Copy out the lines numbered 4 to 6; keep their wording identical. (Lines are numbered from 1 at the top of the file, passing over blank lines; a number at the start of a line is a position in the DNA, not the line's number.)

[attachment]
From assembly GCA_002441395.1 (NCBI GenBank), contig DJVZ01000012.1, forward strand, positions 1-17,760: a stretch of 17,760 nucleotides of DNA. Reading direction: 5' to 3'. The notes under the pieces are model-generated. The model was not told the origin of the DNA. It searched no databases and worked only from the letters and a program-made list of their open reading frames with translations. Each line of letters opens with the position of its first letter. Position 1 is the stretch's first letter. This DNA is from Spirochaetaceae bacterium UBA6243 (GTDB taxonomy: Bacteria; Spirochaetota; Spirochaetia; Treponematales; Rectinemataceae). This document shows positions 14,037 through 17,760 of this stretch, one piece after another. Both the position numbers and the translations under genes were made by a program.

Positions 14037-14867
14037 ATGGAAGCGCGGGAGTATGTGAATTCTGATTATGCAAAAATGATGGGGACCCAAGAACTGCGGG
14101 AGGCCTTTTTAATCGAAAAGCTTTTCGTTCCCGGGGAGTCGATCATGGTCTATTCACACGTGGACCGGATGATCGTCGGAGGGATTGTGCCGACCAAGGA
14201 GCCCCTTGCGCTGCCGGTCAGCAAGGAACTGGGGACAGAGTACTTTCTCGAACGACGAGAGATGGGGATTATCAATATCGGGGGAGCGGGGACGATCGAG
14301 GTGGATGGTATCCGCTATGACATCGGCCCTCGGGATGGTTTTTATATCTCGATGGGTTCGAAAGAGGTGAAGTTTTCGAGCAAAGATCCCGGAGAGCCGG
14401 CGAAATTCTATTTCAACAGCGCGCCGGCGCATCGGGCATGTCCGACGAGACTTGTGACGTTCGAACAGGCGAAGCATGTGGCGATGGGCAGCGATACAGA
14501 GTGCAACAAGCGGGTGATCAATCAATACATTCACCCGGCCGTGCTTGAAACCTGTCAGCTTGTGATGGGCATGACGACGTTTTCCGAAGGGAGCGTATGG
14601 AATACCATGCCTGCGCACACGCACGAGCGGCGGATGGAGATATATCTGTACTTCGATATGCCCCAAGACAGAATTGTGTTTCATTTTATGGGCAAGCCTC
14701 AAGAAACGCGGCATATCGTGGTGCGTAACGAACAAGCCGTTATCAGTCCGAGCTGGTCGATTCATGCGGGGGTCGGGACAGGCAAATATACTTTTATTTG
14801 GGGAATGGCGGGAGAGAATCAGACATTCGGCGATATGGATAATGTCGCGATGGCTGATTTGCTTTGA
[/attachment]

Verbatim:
14101 AGGCCTTTTTAATCGAAAAGCTTTTCGTTCCCGGGGAGTCGATCATGGTCTATTCACACGTGGACCGGATGATCGTCGGAGGGATTGTGCCGACCAAGGA
14201 GCCCCTTGCGCTGCCGGTCAGCAAGGAACTGGGGACAGAGTACTTTCTCGAACGACGAGAGATGGGGATTATCAATATCGGGGGAGCGGGGACGATCGAG
14301 GTGGATGGTATCCGCTATGACATCGGCCCTCGGGATGGTTTTTATATCTCGATGGGTTCGAAAGAGGTGAAGTTTTCGAGCAAAGATCCCGGAGAGCCGG